Three thoughts on the Utah Jazz’s 111-80 win over the Portland Trail Blazers from Salt Lake Tribune Jazz beat writer Andy Larsen.
1. On Luka Doncic’s injury, and the timing of the Jazz’s game
On Sunday, we learned that the Jazz will play the Mavericks in the first round of the playoffs.
Frankly, the biggest storyline of the next week appeared out of the blue in the third quarter of the Mavericks/Spurs contest, when Luka Doncic strained his left calf. Here’s the injury:
It’s a weird one. Doncic makes contact, but the injury looks like it happens as he bursts out to the 3-point line. The Mavericks confirmed that it’s a calf strain, and he missed the rest of the game as well. Here’s good news: ESPN’s Adrian Wojnarowski reported that “there’s initial optimism that Dallas star Luka Doncic hasn’t suffered a significant injury.”
But then, the Mavericks got another smaller bit of bad news: Game 1 between the two teams will be the first game of the playoffs, on Saturday at 11 a.m. MT. That reduces the amount of time that the Mavericks will have to get Doncic back and healthy.
So here’s the obvious question: Will Doncic be back for Game 1? If not, when is it reasonable to expect him to come back? Obviously, we’re not the doctors with direct access to Doncic’s injury, but previous NBA calf strains can be indicative of when might be fair to estimate his return.
Jeff Stotts at InStreetClothes — a good follow for all injury-related coverage — keeps a database of NBA injuries. This season, he says, the average time lost to a calf strain was 16 days, but the minimum was three.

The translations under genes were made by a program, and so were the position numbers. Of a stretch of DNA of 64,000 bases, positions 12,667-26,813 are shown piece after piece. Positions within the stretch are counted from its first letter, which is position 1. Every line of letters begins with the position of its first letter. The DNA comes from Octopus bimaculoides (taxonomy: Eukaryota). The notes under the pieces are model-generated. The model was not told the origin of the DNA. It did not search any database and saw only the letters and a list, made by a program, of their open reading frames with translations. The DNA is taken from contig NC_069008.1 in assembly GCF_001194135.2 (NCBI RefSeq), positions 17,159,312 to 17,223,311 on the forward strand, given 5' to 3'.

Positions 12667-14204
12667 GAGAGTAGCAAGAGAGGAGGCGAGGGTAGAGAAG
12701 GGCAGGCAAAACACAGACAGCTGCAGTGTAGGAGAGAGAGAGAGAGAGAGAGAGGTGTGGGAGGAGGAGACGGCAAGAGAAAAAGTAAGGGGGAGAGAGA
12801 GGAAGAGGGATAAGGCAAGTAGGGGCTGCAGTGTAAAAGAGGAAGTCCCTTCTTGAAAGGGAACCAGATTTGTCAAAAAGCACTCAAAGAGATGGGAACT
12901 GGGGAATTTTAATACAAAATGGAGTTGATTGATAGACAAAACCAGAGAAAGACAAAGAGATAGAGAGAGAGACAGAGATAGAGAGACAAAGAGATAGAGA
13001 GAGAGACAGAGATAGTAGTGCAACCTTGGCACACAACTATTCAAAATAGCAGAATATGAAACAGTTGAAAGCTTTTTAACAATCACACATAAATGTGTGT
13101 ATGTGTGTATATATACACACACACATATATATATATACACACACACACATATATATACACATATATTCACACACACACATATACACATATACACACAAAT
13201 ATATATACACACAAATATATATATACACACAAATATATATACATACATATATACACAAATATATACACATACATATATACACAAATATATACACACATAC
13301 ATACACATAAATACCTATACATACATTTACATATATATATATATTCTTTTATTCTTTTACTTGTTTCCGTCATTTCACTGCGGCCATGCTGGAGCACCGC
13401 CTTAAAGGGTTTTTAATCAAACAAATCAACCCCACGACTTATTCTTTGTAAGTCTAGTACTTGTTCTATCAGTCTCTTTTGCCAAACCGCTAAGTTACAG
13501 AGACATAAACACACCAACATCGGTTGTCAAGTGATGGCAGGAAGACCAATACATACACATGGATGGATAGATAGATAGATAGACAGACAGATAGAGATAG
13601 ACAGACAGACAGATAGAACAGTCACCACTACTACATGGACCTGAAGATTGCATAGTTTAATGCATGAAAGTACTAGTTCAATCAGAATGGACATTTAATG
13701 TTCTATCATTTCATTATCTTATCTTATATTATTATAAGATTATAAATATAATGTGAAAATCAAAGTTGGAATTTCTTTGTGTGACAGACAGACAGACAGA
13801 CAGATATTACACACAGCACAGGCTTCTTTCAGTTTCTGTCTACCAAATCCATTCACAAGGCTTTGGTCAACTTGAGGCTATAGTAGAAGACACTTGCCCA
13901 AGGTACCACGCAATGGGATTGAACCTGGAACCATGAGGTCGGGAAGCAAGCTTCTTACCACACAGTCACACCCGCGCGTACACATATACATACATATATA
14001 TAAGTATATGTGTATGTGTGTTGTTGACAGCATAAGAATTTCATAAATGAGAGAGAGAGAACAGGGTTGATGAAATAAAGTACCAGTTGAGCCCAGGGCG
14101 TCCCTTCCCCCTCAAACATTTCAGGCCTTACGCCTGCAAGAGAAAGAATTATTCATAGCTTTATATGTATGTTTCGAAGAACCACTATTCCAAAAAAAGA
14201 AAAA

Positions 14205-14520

Meanwhile, Stotts also notes that Mavericks guard Frank Ntilikina missed 12 days with a calf strain earlier in the season. Calf strains vary significantly in severity, but you’d also figure that the Mavericks will be more inclined to bring Doncic back a little more quickly than the average team would during the regular season.
So just from the above, I’d put an early bet on Doncic being available at least some point in the Jazz’s series. Whether or not he’ll be available by Game 1 — well, I don’t feel comfortable guessing either way on that.
I wonder if the Mavericks will slow-play the release of information on Doncic’s injury. It would make some sense: the Jazz would have to prepare for Doncic-ball and non-Doncic-ball. Each player really would have to learn multiple styles of play, multiple individual scouting reports to watch.
2. End of season stats
Well, with 82 games in the books, we have a final look at the Jazz’s stats for the season. Here’s the basic per-game numbers, scroll if necessary.
What stands out?
• No Jazz player played 82 games. Mike Conley played 72 games, more than any other player besides Jordan Clarkson and Royce O’Neale. The back-to-back sitting strategy worked and kept Conley healthy all season.